Thank you great edition ❤️ Sent from my iPad
If anything, 1965 was probably the key year of the Packers run during the 1960’s, even more so than is stated here. The Colts, Green Bay’s main rival at the time, had won 2 NFL Championships in the late 1950’s when Unitas was young, and then the Packers won 2 early in the 1960’s as noted. The Colts had restocked their team from the 1950’s with some younger players and had won the Western Division in 1964, and their loss to Cleveland in the 1964 NFL championship was considered a major upset. For much of the 1965 season, Baltimore seemed to again have the upper hand, but injuries took a heavy toll on both teams late in the year and they wound up tied at the end, leading to the famous playoff game in which Colts running back Tom Matte had to play QB for them. Green Bay prevailed only barely, and went on to beat Cleveland for the championship that year, along with the first two Super Bowls in the following years.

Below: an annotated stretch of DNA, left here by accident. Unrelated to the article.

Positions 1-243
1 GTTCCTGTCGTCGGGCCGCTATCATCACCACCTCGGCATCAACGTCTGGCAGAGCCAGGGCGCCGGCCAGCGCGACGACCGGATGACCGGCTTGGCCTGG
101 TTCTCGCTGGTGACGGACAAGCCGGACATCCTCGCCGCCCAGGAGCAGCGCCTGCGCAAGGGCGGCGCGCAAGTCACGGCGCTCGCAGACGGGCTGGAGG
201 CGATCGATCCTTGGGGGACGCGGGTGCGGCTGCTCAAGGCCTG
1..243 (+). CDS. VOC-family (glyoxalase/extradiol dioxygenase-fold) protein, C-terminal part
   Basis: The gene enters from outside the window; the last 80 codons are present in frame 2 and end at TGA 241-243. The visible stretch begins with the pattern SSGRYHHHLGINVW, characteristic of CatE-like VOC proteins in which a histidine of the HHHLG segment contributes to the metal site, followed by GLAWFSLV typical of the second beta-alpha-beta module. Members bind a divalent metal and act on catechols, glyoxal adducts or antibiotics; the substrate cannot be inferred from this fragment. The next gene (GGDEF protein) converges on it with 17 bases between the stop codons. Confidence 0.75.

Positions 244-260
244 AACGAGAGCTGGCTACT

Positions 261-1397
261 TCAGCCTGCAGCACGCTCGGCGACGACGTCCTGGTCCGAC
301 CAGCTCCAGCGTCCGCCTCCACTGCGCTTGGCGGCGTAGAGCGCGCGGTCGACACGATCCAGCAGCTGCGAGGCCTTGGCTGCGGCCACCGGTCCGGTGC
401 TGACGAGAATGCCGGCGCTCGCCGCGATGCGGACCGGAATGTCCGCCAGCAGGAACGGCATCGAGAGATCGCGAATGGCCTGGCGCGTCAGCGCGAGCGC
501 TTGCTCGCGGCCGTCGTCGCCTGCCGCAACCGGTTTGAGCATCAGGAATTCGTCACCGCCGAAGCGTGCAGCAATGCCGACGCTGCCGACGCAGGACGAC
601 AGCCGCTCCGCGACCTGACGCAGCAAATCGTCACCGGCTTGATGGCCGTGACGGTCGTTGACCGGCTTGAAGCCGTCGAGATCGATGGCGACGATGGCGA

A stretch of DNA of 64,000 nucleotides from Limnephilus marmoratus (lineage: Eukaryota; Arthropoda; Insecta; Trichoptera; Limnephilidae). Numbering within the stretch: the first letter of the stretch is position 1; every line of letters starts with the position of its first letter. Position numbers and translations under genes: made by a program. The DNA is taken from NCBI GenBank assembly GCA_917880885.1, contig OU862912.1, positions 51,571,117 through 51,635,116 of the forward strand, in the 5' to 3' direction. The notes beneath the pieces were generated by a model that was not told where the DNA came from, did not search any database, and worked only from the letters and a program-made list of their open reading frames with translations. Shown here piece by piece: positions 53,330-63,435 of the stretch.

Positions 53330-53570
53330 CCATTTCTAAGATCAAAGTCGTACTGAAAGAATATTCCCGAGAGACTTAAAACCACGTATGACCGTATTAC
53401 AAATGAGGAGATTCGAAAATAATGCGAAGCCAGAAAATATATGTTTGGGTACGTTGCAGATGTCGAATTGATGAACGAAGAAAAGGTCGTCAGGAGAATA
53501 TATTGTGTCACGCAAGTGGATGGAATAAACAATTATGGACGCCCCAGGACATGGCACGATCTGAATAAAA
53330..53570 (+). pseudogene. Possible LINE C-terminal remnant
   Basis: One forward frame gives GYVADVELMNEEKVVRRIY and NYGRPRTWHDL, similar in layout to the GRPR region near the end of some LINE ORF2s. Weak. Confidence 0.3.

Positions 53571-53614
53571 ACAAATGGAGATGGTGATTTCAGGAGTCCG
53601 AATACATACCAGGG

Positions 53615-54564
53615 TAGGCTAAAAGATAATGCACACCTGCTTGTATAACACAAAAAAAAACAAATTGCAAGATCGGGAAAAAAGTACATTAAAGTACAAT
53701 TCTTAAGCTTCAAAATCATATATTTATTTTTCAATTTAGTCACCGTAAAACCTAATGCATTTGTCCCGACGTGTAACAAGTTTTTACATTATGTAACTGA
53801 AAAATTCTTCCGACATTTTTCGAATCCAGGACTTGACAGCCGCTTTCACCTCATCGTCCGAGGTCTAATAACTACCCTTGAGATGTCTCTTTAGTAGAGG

Sports Illustrated’s lead NFL writer, Tex Maule, covered the Packer Colts rivalry in these years on a regular basis, and his work is available at the SI Vault archive for anyone interested – which also includes a lot of great photo’s included in the magazine from that era.
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Good ole Tex Maule… he was the NFL writer in that era
Thanks Jef ,great work,thank you
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I had the pleasure of living in Green Bay in 62-67 aged 7-12 just up the street from players like Jerry Kramer. Bob Skoronski, Henry Jordan,and Jimmy Taylor.
Truly a magical time and a great football team the likes of which will never be seen again.
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I think most football fans don’t know enough about the 60’s era Packers. I didn’t even know a lot about them, as I was too young to enjoy football in the early/mid 60’s. Its a shame that the NFL didn’t keep any tv broadcasts of this great team, so people could see their greatness. Sure, there are highlight films, but that doesn’t do a great team justice!